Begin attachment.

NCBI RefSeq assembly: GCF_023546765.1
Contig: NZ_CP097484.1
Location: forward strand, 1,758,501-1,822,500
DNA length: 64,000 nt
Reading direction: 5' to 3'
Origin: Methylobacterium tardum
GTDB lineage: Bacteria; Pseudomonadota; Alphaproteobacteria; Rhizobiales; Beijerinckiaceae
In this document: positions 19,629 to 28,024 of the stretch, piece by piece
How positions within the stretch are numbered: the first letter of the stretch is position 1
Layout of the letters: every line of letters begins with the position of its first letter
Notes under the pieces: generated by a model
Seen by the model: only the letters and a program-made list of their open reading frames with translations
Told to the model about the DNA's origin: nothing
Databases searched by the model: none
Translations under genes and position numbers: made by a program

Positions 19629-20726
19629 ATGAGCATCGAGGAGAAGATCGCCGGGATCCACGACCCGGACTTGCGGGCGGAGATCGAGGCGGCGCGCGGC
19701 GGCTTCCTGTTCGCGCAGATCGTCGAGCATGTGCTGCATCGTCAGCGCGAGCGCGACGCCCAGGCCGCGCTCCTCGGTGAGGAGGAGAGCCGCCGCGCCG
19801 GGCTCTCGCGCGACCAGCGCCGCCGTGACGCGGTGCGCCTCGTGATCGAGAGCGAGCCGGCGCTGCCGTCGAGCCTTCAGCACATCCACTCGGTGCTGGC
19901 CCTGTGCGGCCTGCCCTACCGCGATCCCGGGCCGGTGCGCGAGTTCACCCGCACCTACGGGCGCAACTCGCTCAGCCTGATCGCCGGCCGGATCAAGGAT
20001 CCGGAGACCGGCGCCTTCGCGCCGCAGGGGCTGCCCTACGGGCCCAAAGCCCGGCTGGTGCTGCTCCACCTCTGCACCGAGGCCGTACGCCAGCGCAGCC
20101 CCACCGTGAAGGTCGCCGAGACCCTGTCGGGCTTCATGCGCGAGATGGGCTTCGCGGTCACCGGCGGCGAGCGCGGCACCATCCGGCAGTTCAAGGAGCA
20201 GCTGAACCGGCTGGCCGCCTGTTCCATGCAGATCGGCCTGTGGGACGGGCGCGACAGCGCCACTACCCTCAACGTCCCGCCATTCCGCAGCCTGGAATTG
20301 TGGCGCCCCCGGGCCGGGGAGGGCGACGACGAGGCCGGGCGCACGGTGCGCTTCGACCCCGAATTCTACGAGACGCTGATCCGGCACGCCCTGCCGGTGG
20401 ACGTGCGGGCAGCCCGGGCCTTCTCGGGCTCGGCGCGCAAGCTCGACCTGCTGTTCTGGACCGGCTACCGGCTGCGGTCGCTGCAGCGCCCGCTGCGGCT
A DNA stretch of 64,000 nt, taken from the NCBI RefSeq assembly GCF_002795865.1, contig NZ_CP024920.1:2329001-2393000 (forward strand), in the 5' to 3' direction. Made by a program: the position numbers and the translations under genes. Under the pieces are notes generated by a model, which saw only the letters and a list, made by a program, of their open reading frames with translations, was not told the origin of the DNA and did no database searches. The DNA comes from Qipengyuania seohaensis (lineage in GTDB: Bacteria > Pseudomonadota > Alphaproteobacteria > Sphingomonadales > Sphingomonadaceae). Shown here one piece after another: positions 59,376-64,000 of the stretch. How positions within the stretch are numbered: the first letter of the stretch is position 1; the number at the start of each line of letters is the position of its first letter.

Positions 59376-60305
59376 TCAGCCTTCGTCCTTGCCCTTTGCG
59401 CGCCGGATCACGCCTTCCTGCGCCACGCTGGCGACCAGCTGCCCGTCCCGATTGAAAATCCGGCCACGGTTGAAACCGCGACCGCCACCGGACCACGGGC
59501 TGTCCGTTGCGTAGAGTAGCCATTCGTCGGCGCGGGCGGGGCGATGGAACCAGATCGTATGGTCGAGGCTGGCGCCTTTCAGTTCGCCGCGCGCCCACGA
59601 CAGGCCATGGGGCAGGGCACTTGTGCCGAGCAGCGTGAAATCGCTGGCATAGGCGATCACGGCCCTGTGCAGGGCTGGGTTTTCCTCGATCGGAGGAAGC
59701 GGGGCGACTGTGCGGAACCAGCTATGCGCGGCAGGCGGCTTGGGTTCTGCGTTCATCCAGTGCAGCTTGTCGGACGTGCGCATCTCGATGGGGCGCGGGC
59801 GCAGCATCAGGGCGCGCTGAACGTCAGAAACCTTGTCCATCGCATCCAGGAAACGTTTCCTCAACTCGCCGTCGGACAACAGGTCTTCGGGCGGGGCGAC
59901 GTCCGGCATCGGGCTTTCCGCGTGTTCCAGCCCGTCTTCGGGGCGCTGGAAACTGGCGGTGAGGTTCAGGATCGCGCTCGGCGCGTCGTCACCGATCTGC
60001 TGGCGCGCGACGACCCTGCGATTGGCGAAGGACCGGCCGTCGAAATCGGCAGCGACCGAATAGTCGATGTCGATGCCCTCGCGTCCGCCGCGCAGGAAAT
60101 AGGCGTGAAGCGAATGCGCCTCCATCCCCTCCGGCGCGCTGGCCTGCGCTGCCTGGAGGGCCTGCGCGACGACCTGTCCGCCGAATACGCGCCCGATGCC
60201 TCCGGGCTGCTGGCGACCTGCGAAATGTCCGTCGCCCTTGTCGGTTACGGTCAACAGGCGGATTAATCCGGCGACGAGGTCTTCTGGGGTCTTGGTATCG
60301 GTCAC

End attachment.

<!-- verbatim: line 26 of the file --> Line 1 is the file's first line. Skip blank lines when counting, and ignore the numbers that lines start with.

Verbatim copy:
A DNA stretch of 64,000 nt, taken from the NCBI RefSeq assembly GCF_002795865.1, contig NZ_CP024920.1:2329001-2393000 (forward strand), in the 5' to 3' direction. Made by a program: the position numbers and the translations under genes. Under the pieces are notes generated by a model, which saw only the letters and a list, made by a program, of their open reading frames with translations, was not told the origin of the DNA and did no database searches. The DNA comes from Qipengyuania seohaensis (lineage in GTDB: Bacteria > Pseudomonadota > Alphaproteobacteria > Sphingomonadales > Sphingomonadaceae). Shown here one piece after another: positions 59,376-64,000 of the stretch. How positions within the stretch are numbered: the first letter of the stretch is position 1; the number at the start of each line of letters is the position of its first letter.